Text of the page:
Volume 5, Issue 4 (April, 2001)


Welcome to the Neuroscience for Kids Newsletter.

Here is what you will find in this issue:

1. What's New on the Neuroscience for Kids Web Pages
2. The Neuroscience for Kids Page of the Month
3. Brain Awareness Week 2001
4. Stress and Behavior
5. New Distance Learning Program for Grade 4-9 Educators
6. Media Alert
7. Treasure Trove of Brain Trivia
8. How to Stop Your Subscription


Neuroscience for Kids had several new additions in March. Here are some of them:

A. March Neuroscience for Kids Newsletter was archived
B. Nobel Controversy Surfaces
C. No Link Found Between Cell Phone Use and Brain Tumors
D. May NeuroCalendar
E. Brain Awareness Week at the University of Washington
F. A Computer in Your Head? (reprinted from Odyssey Magazine, March 2001)
G. Simon Says Memory Game
H. PCP - Phencyclidine
I. A Career in Neuroscience: A Game of "Survivor?"

In March, 32 new figures were added and 87 pages were modified.


The Neuroscience for Kids "Page of the Month" for April is the Digital Anatomist Project at:

I don't know why the Digital Anatomist has not been a Page of the Month selection earlier. Perhaps it was because the Digital Anatomist was right under my nose all the time! The nervous system portion of this fantastic web site was created at my own university, the University of Washington, in the Department of Biological Structure by Drs. John W. Sundsten and Kathleen A. Mulligan.

Although intended for graduate and medical students, the Digital Anatomist can be used by anyone interested in neuroanatomy. On the opening page, click on the first picture of the brain to enter the Interactive Brain Atlas. Then click on the yellow box labeled "Atlas" in the lower right corner. Explore the brain and spinal cord through photographs and brain scans (magnetic resonance images) taken from different angles and planes of section. You can view the images with or without labels and even take a test to check what you have learned. QuickTime animations are available on a CD-ROM only and cannot be accessed via the Internet.

Go back to the opening page and click on "Neuro Syllabus." The Neuro Syllabus is a laboratory neuroanatomy guide and is organized into chapters. Topics include: development, vessels and ventricles, spinal cord, brain stem and cranial nerves, auditory and visual systems, motor systems, cerebellum and basal ganglia, eye movements, hypothalamus and limbic system, and cortex.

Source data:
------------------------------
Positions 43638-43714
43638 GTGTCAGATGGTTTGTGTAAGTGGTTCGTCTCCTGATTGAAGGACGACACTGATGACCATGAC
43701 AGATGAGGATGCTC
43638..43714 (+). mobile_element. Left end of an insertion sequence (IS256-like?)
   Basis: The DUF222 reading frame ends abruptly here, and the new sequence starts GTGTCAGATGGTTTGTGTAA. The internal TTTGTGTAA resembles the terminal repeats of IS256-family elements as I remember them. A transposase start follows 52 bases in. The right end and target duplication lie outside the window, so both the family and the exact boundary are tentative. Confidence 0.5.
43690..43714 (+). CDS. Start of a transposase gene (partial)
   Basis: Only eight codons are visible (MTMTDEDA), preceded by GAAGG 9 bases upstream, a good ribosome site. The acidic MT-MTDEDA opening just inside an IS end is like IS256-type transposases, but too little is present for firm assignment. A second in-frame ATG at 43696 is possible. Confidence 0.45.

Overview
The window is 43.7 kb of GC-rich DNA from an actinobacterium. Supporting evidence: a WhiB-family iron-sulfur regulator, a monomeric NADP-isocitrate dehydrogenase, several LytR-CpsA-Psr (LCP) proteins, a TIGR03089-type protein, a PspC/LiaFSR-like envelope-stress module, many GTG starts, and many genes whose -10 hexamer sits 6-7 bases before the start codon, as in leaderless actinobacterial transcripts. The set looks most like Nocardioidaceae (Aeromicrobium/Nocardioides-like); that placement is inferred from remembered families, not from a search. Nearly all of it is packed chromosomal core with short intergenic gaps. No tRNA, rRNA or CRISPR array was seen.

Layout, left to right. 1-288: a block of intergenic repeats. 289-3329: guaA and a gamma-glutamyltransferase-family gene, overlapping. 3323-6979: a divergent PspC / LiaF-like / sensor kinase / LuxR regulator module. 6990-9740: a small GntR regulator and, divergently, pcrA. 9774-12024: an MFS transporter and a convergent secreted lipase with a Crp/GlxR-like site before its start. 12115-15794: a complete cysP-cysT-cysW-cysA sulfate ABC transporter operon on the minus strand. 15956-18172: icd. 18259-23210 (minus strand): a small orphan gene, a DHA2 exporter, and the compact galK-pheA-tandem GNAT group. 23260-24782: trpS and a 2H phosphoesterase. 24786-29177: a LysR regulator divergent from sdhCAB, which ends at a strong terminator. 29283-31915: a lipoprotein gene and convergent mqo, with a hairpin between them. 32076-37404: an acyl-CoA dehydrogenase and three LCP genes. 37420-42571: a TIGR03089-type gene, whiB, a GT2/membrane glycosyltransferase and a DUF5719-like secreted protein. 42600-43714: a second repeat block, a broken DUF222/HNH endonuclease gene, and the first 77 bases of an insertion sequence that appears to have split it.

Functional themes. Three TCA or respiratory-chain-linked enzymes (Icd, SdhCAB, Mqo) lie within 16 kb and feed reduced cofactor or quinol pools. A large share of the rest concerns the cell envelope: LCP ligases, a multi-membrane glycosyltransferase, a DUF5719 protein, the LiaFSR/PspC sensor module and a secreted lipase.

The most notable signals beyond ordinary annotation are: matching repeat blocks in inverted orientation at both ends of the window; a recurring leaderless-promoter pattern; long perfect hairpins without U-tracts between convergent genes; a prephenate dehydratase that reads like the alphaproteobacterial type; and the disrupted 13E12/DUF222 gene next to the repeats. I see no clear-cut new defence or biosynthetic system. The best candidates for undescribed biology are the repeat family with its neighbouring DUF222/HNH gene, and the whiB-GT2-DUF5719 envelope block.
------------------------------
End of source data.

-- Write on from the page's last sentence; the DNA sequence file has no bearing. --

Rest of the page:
Although the images and brief descriptions are clear, it is sometimes confusing to view the pictures when the labels and lines are turned on. In some images, there are so many lines going to different structures that they are very difficult to follow. Nevertheless, the Digital Anatomist is a great site to learn basic neuroanatomy or to marvel at the complexities of the human brain.


I hope you were able to celebrate Brain Awareness Week (BAW) last month. Thousands of people around the world were busy sharing their knowledge and learning about the brain.

Here at the University of Washington, 310 elementary, middle and high school students arrived at the Health Sciences Center on March 6 for the BAW Open House. The students were treated to a "Brain Power Assembly" by the Pacific Science Center/Group Health Cooperative "Brain Power Team." The Brain Power Team presented an engaging skit to introduce the basic anatomy and physiology of the nervous system and to explain how drugs affect the brain. Following the assembly, students visited interactive exhibits set up by local neuroscientists and patient support groups. The Brain Injury Association of Washington and ThinkFirst! organizations gave bike helmets to EVERY student who wanted one and adjusted the fit of the helmet for each person. At the display by the Department of Biological Structure, students could compare the brains of different species. Students also competed for prizes in a reaction-time exhibit sponsored by the UW Department of Rehabilitation Medicine. For those students interested in the more clinical side of neuroscience, an EEG machine (Biobehavioral Medicine) and a transcranial doppler machine (Department of Anesthesiology) were set up to display students' brain waves and brain blood flow.

Each student received a bag containing publications from the DANA Alliance, a Neuroscience for Kids bookmark and either a skull model, a brain model or a spinal column model key chain. Many of the students left the Open House wearing their new bike helmets and several teachers said that some students wore their helmets even when they got back to school! For more about the UW BAW, please see: